Title: About Time
Director/Stars: Domhnall Gleeson (Actor), Rachel McAdams (Actor), Richard Curtis (Director)
Genre: Family Drama?
Watched: March 21-22 15, 2014
Summary: Confused, and def not SciFi!
About Time represents one of those all to frequent films where the expectations of the studio and the filmmaker have about zero overlap. What the studio seemed to have wanted, and attempted to market (despite the reality of the actual film) was a romantic comedy. What they got, was something a bit confused. Basically, a wish fulfillment fantasy (not Fantasy, but a fantasy) about family and quirky characters. Oh, and it has a time travel gimmick and is from Richard Curtis, of Four Weddings and a Funeral fame.
As a film, About Time is populated by some good acting (particularly by the ever-excellent Bill Nighy), some humor, and some nice sentiments, coupled with a stunning absence of conflict or jeopardy and plot holes the size of the Titanic. Still, it’s not awful to watch or anything.
As Science Fiction, or a time travel movie, well that’s another matter. And it’s this last I feel the need to comment on, or if not need, obligation, given my relationship to the genre (see my own time travel novel). Time travel in this film really is a gimmick, and not one that is particularly well thought out. Sure, at times it’s amusing enough, as when Tim, our protagonist, patches together his relationship with his soul mate out of at least 3 distinct tries. Slightly Groundhog Day, the rules are never really worked or explained. When Tim loses his perfect first date because he needs to fix his landlord’s broken play on the same night, he has to try again with the girl differently — but the audience is left guessing as to why. The rules themselves seems to change at a whim. He (and his dad) spend oodles of time in the past, but never seem to age doing so. We are told he can never go to the future — but clearly he comes back from the past. He travels alone — except exactly twice. Once, with his also time traveling dad (fine) and then truly mysteriously, once bringing along (and returning) his sister?!? This trip in particular makes no sense. Not only does he bring another person (how?), but it allows for a sideways reality of several years, but when he learns (from dad) that this loses him his kid (in the present), he goes and fixes it back with no explanation or film time. If there is so much jeopardy (losing one’s kid because of the butterfly effect of random sperm) then how can he fix it so easily? And if fixed, where’s the jeopardy?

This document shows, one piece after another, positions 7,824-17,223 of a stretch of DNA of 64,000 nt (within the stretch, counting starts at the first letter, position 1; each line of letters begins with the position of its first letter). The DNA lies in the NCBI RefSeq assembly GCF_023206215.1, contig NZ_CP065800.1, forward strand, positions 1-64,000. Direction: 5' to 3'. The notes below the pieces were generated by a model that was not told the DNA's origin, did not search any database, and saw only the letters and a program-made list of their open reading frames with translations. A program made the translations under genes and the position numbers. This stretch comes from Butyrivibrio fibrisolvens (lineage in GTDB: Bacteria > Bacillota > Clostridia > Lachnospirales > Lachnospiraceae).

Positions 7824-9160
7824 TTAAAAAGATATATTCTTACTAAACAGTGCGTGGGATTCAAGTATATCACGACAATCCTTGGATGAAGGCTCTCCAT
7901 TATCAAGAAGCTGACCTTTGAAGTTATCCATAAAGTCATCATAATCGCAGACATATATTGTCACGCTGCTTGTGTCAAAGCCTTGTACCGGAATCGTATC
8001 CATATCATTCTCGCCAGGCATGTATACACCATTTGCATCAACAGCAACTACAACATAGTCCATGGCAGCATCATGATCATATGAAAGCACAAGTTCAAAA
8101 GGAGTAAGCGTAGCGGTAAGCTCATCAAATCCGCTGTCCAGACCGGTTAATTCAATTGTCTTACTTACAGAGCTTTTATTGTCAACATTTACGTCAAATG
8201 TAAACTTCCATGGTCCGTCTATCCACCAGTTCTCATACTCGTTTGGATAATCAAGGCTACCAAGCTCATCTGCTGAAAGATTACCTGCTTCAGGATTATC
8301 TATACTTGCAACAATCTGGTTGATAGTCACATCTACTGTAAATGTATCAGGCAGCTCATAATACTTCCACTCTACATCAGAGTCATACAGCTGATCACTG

The gimmick does manage to briefly capture about 5% of the pathos factor of visiting someone dead and lost with his father (during and after) said father’s demise (mostly on the strength of Nighy’s acting) — but again, the pathos is drawn out by the lack of any consistent attention to the rules. Supposedly, Tim can’t visit his dead father in the past anymore because he can’t cross the barrier of his third child’s birth, yet on his last visit, the two of them hop off twenty years into the past (crossing numerous birth barriers) with nary a thought. Plus, he already (as mentioned above) fixed one such barrier goof.
Oh, yeah, then the big kicker is, that despite the fact that his time manipulations have only been used to fix things, and have never previously messed anything up (that hasn’t been then fixed), our protagonist decides at the end of the film to just stop using the powers, because now he “appreciates everyday so much he doesn’t need them.”
I call B.S.
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My novels: The Darkening Dream and Untimed